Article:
Format

Send to

Choose Destination
J Nucl Cardiol. 2003 Nov-Dec;10(6):615-22.

Risk stratification of patients after myocardial revascularization by stress Tc-99m tetrofosmin myocardial perfusion tomography.

Author information

1
Thoraxcenter, Erasmus MC, Rotterdam, The Netherlands. Aelhendy@unmc.edu

Abstract

BACKGROUND:

The aim of this study was to assess the incremental prognostic value of stress technetium 99m tetrofosmin imaging after myocardial revascularization.

METHODS AND RESULTS:

We studied 381 patients (aged 60 +/- 10 years, 270 men), 4.5 +/- 3.2 years after myocardial revascularization (coronary artery bypass grafting in 201 patients and percutaneous coronary intervention in 180 patients), who underwent exercise or dobutamine stress tetrofosmin single photon emission computed tomography. Events during a mean follow-up period of 3.5 +/- 1.4 years were cardiac death in 22 patients, nonfatal myocardial infarction in 11 patients (33 hard cardiac events), and late revascularization in 50 patients. There was no incidence of hard cardiac events in the 100 patients with normal perfusion. Hard cardiac events occurred in 19% of patients with reversible perfusion abnormalities and in 4% of patients without them (P <.01). The incidence of hard cardiac events was similar in patients with and without angina before stress testing (17/197 [8.6%] vs 16/184 [8.7%]). In a multivariate analysis model, predictors of cardiac death were stress rate pressure product and abnormal perfusion. Reversible perfusion abnormalities were independently associated with the composite endpoints of cardiac death, nonfatal myocardial infarction, and late revascularization. In an incremental multivariate analysis model, an abnormal scan was additive to clinical data in the prediction of hard cardiac events (model chi(2) = 17 vs 11, P <.01).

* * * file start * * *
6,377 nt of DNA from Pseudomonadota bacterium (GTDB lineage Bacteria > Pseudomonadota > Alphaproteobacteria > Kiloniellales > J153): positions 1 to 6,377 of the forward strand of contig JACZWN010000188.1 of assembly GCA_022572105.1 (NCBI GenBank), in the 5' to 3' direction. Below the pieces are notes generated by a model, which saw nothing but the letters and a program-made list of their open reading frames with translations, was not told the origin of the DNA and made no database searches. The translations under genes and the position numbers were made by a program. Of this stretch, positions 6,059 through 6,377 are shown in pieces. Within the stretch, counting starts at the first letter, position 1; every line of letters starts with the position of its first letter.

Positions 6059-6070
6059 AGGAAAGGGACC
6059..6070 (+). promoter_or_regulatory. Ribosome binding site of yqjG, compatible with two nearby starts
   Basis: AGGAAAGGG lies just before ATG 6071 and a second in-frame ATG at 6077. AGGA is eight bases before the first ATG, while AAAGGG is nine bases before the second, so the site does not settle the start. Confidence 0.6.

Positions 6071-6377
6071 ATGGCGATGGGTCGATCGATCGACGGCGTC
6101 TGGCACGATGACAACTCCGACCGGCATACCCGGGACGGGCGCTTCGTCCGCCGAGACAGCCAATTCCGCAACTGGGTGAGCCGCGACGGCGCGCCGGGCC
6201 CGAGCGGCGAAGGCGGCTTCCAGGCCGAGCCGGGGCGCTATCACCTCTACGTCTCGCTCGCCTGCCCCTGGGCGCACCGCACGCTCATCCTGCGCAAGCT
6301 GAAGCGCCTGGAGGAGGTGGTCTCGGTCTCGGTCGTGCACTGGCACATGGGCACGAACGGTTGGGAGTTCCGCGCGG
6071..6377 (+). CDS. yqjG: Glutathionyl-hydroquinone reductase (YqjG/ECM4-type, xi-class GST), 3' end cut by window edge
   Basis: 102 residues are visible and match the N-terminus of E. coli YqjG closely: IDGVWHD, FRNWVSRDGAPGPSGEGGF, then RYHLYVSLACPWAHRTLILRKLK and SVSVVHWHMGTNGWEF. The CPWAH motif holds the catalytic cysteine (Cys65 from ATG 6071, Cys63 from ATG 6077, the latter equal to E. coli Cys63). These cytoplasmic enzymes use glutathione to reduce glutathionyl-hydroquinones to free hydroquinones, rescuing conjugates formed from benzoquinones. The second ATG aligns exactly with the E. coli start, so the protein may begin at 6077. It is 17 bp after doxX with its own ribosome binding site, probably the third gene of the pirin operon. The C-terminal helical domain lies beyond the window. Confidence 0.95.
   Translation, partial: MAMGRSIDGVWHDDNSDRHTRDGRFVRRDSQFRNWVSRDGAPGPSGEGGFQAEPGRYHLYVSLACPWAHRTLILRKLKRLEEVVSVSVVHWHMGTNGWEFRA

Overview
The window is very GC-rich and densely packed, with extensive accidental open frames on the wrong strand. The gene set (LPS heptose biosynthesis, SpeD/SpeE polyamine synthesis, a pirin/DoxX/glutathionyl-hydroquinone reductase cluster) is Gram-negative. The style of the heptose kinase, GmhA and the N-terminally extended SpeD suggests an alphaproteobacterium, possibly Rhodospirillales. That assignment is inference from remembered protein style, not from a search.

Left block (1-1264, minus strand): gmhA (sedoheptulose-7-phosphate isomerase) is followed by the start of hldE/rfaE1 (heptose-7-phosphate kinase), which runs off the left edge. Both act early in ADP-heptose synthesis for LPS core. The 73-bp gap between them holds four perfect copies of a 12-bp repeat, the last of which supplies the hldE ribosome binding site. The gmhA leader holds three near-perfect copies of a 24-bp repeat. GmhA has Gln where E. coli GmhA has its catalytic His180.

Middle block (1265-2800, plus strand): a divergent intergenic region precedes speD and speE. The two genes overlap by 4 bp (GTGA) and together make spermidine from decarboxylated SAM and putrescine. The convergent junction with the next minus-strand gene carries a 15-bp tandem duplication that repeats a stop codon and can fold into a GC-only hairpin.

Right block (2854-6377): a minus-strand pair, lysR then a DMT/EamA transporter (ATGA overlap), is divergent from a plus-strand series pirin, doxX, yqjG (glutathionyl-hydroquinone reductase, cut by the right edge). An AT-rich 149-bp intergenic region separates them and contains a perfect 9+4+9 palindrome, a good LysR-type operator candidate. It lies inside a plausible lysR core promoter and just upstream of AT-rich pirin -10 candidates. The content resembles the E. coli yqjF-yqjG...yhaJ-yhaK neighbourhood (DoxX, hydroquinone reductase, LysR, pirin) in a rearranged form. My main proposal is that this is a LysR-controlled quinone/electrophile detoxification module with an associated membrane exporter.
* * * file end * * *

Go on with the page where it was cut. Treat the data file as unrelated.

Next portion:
CONCLUSION:

Stress Tc-99m tetrofosmin myocardial perfusion imaging provides independent prognostic information for the prediction of cardiac events after myocardial revascularization. Symptoms are not predictive of outcome, and therefore asymptomatic patients should not be deferred from stress testing. A normal study identifies a very low-risk population in whom no further intervention is required.

PMID:
14668773
[Indexed for MEDLINE]

Supplemental Content

Loading ...
Support Center